EUROPE: AT THE FOREFRONT OF TRANSPARENCY
In an attempt to neutralise greenwashing, it’s widely accepted that it is necessary to strengthen non-financial information provided to the investor. Further, in order for investors to be able to choose products that best meet their expectations, standardising this data is a crucial step.
The new issuer reporting rules will provide investors with a new set of detailed information on the sustainability-related features of financial products.
The gradual implementation of a common reference framework on sustainable investments in the EU, thanks to the taxonomy, is the first pillar in fostering a greater transparency. Transparency is also the subject of the other two pillars on which the EU is working. In March 2021 the Sustainable Finance Disclosure Regulation (SFDR) came into force. It requires financial market players classify their products according to their degree of sustainability, from grey (Article 6) to dark green (Article 9) in order to simplify investors’ choice. This classification should be refined in the medium term (2022 or 2023) through the publication of the Regulatory Technical Standards.
However, in order for these reports to be as reliable as possible, financial services firms must obtain clear and coherent information from company managers on the ESG risks that concern them and on the impact of their activity on both people and the environment. This is the purpose of the Corporate Sustainability Reporting Directive (CSRD). From 2024, should the dossier progress well, large companies, listed companies, banks and insurers will be obliged to publish non-financial information annually.
“The new issuer reporting rules will provide investors with a new set of detailed information on the sustainability-related features of financial products,” notes Ewa Jackson, Director of Sustainable Investing at BlackRock. “This will allow investors to make more informed decisions based on a more comprehensive set of information.” Jackson also believes that data quality has already improved in recent years. “Challenges resulting from lack of data and lack of robust data has been a major obstacle to product innovation and the creation of sustainable products in the past. However improvements in both the availability and quality of sustainable data to investors has resulted in an acceleration of the integration of such data into our investment processes and the creation of dedicated sustainable products.”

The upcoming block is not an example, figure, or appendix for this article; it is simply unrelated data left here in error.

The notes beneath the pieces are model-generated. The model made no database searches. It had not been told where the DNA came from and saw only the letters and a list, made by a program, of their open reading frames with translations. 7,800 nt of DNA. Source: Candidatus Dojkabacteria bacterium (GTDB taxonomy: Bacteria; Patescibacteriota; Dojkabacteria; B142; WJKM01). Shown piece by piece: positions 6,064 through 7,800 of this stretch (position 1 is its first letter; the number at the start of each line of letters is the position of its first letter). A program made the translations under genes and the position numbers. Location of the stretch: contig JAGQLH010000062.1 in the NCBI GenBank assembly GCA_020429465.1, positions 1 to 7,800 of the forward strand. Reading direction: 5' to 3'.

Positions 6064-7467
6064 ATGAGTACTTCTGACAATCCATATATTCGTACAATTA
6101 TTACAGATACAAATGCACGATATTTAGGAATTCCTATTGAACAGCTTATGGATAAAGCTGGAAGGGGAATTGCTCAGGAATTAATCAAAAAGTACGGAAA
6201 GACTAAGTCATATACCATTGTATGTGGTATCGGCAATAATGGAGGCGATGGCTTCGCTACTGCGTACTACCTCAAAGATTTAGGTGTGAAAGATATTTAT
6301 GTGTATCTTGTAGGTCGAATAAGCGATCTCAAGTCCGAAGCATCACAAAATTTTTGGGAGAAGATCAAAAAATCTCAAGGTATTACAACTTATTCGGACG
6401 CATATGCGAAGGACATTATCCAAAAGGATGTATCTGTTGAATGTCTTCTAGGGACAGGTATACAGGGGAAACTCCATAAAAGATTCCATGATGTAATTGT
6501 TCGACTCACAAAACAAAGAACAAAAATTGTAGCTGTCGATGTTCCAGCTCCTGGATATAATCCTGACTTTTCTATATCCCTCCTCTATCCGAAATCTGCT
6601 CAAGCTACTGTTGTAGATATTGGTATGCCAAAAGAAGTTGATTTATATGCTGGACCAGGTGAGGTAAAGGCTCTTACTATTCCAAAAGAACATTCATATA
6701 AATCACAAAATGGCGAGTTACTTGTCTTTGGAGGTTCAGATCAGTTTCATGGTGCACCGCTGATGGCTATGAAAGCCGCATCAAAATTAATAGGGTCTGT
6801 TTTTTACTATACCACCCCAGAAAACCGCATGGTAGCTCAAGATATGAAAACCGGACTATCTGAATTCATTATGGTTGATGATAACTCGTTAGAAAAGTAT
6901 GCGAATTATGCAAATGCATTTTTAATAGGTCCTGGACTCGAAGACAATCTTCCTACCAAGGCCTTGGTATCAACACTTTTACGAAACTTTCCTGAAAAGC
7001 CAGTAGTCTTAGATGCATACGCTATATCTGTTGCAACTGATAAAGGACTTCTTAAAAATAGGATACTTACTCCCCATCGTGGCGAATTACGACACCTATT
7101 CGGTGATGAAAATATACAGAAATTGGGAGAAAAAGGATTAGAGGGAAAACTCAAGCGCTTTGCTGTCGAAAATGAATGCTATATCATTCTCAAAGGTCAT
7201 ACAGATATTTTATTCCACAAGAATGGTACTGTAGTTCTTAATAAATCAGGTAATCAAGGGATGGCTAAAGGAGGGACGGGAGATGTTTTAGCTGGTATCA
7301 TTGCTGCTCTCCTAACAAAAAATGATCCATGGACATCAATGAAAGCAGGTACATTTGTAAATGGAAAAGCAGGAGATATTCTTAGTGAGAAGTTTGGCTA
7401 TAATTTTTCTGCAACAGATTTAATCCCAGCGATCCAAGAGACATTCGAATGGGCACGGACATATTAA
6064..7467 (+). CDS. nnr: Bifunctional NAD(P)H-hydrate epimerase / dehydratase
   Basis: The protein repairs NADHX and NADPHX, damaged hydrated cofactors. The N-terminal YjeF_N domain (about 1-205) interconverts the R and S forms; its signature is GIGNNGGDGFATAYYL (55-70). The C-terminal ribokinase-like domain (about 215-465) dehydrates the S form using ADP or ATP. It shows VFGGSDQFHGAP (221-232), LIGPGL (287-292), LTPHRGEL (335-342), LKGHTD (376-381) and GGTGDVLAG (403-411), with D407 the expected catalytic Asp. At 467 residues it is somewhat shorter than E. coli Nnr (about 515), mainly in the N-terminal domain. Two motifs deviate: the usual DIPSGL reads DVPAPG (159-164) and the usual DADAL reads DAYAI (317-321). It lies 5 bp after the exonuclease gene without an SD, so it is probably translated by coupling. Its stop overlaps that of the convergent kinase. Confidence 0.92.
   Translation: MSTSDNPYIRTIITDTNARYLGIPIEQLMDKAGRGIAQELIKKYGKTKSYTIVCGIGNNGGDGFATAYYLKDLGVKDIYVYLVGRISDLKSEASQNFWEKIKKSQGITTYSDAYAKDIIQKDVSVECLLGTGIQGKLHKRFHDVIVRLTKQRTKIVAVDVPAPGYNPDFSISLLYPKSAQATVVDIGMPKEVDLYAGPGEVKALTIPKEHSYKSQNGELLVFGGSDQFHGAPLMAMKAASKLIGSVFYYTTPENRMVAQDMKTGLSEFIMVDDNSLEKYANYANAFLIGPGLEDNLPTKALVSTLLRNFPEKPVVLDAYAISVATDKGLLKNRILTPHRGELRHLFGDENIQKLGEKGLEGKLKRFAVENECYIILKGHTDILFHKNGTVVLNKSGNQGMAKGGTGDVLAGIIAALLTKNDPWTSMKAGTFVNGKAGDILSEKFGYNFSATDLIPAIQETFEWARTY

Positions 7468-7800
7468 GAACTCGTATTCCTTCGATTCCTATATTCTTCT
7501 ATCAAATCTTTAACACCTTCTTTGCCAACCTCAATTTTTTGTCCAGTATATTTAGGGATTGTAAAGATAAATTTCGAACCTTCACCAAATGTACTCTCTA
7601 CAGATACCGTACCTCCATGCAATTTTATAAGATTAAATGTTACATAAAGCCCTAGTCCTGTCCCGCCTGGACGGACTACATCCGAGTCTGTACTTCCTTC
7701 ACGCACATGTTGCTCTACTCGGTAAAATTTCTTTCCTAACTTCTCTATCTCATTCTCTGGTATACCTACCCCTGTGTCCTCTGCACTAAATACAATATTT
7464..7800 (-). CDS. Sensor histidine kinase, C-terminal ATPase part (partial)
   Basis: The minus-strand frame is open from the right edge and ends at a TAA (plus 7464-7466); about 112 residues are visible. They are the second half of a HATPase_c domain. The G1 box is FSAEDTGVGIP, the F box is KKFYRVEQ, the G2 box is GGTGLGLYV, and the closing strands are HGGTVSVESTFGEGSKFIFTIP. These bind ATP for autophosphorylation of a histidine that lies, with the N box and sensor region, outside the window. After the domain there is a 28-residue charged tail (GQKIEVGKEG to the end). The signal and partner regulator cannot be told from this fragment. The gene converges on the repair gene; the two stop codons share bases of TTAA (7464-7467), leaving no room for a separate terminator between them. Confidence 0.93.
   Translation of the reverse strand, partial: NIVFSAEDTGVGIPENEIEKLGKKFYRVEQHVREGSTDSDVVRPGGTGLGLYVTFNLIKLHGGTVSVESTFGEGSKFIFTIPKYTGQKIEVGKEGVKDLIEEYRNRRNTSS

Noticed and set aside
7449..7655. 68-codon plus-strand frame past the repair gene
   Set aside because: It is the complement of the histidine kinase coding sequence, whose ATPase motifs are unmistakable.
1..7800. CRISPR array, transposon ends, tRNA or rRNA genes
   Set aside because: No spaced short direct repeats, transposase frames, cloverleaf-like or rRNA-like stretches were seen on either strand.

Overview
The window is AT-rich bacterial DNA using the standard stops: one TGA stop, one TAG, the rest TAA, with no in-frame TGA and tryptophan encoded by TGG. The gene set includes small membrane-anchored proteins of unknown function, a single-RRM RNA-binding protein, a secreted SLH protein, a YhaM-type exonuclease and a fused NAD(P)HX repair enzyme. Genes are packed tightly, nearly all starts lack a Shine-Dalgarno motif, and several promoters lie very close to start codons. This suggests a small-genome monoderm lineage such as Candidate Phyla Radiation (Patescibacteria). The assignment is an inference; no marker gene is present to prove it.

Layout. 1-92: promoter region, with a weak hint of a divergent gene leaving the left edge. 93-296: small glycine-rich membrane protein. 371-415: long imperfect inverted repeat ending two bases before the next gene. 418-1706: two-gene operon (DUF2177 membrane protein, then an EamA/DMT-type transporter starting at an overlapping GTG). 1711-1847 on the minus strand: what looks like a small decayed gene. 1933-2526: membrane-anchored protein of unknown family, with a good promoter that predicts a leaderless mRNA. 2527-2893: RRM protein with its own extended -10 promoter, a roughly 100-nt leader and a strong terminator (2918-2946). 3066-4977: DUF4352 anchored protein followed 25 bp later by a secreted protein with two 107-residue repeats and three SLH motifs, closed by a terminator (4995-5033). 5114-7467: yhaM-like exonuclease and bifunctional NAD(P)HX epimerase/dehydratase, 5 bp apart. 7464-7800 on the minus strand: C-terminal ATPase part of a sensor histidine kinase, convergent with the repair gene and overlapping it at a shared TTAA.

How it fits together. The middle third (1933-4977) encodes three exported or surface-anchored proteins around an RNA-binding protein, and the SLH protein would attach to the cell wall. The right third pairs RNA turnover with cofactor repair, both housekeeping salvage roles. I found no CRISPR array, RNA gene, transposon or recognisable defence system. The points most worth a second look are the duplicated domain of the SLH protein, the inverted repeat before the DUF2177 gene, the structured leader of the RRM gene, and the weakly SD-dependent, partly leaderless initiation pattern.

Beyond the requirement for information, standardisation is key. In the race to impose a single benchmark for non-financial reporting, the head start that the European Union currently enjoys could enable its transposition to a fairly large number of jurisdictions. Kalin Anev Janse, Chief Financial Officer at the European Stability Mechanism, insists that the EU taxonomy is the first global regulation to come to market. “The taxonomy developed by the EU will eventually become the gold standard to which all companies in the world will wish to comply,” he noted during the Sustainable Finance Forum organized by Luxembourg for Finance last october. “In the future, I will expect my banker or broker to be able to display European standards, in the same way that I trust a European organic label in the supermarket.”
We have developed a standardised sustainable finance framework that is closely linked to the European taxonomy – no matter what country or region we operate in, we ensure our investments are in line with this framework.
Kalpana Seethepali, Director of ESG for Asia Pacific at Deutsche Bank, explains that the banking institution is aligning itself with the European model. “We have developed a standardised sustainable finance framework that is closely linked to the European taxonomy – no matter what country or region we operate in, we ensure our investments are in line with this framework.” Stressing the need to stamp out greenwashing, Seethepali emphasises that regulation “should not only push, but also guide companies to disclose the right metrics to markets and key stakeholders to provide them with a clearer picture of their transition towards a sustainable business model.”
Beyond the model that is currently being developed to foster transparency, Seethepali highlights an important issue relating to the development of sustainable investments that has by-and-large gone unnoticed. “Concerning ESG accounting, there is a significant risk that ‘sustainability’ is counted more than once.” Meaning, on an aggregate level, the impact on the ground is less than invested amounts suggest.
She explains that “different institutions may note they are channelling significant amounts into sustainable investments, but sometimes they are just refinancing an existing asset, and the impacts won’t add up to the amounts invested.” Another matter that stems from this is that the same underlying asset may have better ESG outcomes because a financial institution associates higher or more credible ESG metrics and KPIs with the transaction. “What the industry needs is robust ESG accounting, which follows through the life of the investment. At the end of the day, you must be able to measure the impact on the ground against the money investment,” notes Seethepali.
As with any new mechanism, there are certain aspects that need tightening and modifying, however with transparency at the heart of the European financial system, Jansen is optimistic about the future credibility for investors. “The ultimate goal is for the investor to be confident in what he or she is purchasing and I’m confident we will achieve this, the consumer demands it.”